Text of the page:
Atwood's fiction, celebrated for its rich imagination, is rooted in real-world topography. Just as the totalitarian theocracy in The Handmaid's Tale was written after a trip to Kabul in 1978 and also with Iran's authoritarian regime in mind, The Year of the Flood is so firmly based on geography that "I could show you [its location] on a map," says Atwood.

"It's on the east coast of America... It's far enough down that the climate change about that point gives us a semi-tropical rain forest, thunder storms and rain every afternoon. It has to be a flat part of the world if the oceans are going to rise over it."

This real-world element provides grist for Atwood's argument that she is creating "speculative fiction" rather than science fiction because it falls within the realms of possibility. "I'm not describing our world, but we are going in that direction... It's a future whose beginnings are already with us."

The fauna she describes – genetically-engineered foliage – is not dissimilar to the outsized house plants she sees in her Toronto hometown, and the cloned, spliced animal breeds, however exaggerated (lions cross with lambs, glowing green rabbits) are reminiscent of cutting edge Dolly-the-sheep science.

So is this a cautionary tale about science? Far from being disdainful of it, Atwood appears fully plugged into the modern world of whizz-bang technology: she blogs, tweets, and, not so long ago, she devised the LongPen (which allows writers to sign their novels digitally).

"This is not mad scientist stuff. It's not Mary Shelley's Frankenstein. Science is a tool, like a hammer. You can use it for good or ill, to build a house or to murder your neighbour. Some of the biotechnology in the book is quite handy. It's not science you have to look at but the human beings that use it."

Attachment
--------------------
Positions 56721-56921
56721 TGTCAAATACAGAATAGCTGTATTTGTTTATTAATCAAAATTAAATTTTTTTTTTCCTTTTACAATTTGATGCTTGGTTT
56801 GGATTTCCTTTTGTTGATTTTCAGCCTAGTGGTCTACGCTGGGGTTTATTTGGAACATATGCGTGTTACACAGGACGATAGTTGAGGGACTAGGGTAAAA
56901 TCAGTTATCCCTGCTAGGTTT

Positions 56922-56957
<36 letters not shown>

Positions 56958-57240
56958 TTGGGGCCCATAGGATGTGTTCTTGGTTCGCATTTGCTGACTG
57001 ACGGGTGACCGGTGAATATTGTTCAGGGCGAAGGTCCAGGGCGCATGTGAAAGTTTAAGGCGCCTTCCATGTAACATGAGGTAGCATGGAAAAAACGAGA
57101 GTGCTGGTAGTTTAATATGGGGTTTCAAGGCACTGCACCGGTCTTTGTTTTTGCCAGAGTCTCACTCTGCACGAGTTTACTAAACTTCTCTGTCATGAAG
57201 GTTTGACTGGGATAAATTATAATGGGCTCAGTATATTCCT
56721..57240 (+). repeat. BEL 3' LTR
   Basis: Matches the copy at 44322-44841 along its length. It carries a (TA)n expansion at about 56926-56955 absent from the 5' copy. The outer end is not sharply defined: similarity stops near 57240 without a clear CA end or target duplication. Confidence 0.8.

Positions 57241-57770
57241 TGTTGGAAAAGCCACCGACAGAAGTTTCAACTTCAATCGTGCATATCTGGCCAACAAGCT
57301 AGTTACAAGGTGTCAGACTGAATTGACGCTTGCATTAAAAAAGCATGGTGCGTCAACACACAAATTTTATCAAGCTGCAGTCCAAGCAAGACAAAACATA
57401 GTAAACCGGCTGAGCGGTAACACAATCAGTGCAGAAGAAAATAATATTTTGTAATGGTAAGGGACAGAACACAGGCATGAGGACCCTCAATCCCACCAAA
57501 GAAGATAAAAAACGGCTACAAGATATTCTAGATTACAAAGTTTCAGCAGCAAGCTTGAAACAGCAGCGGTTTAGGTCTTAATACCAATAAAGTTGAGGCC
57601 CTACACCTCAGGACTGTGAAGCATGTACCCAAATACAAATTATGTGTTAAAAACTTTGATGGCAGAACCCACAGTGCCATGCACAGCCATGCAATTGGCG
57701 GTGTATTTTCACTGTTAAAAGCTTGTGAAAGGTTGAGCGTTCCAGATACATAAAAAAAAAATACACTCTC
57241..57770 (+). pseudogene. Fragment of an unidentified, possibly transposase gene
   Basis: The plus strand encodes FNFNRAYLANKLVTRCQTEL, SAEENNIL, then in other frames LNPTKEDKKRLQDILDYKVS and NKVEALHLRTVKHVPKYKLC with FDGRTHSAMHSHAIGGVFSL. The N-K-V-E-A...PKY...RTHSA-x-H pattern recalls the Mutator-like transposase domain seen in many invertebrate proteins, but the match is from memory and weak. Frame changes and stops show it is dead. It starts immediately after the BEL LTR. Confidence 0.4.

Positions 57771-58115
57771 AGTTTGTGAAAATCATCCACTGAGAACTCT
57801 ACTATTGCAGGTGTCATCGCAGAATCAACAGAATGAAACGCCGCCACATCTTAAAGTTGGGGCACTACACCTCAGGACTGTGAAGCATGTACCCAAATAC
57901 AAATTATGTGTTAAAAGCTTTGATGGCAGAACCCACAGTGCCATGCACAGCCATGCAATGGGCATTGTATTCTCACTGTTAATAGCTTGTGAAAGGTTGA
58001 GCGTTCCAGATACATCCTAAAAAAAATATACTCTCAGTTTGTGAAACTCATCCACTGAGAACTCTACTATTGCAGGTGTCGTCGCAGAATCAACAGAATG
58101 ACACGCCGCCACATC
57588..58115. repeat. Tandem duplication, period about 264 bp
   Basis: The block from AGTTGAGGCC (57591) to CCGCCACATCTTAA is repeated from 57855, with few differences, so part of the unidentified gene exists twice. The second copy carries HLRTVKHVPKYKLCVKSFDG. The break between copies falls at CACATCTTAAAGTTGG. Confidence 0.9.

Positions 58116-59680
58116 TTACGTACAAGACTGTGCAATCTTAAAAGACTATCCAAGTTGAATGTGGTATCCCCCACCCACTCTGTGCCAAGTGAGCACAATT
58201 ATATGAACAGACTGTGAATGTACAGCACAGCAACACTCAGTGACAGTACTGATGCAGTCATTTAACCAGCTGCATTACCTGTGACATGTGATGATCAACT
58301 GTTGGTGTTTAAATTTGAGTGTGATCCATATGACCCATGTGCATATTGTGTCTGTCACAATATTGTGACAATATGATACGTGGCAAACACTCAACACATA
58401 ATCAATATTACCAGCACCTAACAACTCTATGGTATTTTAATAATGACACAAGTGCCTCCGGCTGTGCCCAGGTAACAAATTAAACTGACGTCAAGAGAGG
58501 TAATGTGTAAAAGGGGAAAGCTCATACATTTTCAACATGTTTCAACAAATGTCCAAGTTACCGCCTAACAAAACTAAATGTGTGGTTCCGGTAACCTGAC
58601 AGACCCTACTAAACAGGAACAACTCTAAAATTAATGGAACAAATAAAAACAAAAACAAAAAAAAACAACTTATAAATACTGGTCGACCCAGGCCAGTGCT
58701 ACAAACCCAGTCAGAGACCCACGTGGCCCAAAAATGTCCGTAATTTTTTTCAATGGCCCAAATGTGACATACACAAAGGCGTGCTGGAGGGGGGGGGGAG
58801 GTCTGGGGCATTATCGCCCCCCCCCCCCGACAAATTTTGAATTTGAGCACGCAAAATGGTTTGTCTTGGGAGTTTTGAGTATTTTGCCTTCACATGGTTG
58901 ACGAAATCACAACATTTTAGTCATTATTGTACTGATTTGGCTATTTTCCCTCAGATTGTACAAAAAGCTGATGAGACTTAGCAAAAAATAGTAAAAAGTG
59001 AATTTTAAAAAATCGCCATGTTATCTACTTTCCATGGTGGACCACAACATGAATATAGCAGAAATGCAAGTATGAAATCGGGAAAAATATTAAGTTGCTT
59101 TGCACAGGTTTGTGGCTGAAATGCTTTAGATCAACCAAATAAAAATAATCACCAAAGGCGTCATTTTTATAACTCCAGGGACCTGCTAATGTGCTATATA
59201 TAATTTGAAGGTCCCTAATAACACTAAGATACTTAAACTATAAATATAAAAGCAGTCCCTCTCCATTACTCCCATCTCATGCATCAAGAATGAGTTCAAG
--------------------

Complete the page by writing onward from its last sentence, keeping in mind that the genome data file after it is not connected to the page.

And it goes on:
Her concern for the environment has only entered her literature in the past few years but it has always been there in the backdrop of her life and early years. She grew up in the Canadian wilderness, the daughter of an entomologist who had an enduring love – and fear – of the natural world.

It is this fearful respect for a predatory, sometimes malevolent, nature that informs much of her fiction."Some people mistakenly think nature is very nice and benevolent and never betrays. People come to see the bears in my part of the world in Canada.

"They are not always benevolent and should be respected rather than hugged, as they are quite unpredictable. I feel sad about people who grow up thinking bears are like Winnie the Pooh, that they are sweet and fuzzy-wuzzy."

Nature, in The Year of the Flood, is described in quasi-scriptural terms; the environmental group is called God's Gardeners, and their leaders named Adam and Eve; the hymns bear strong Christian overtones; the flood and its aftermath – on which the entire story hinges – exploits the familiar trope of Noah's ark; and the "Garden" is described as an oasis, akin to a paradise. When Toby – one of the narrators – first sees it: "She gazed around it in wonder: it was so beautiful, with plants and flowers of many kinds she'd never seen before.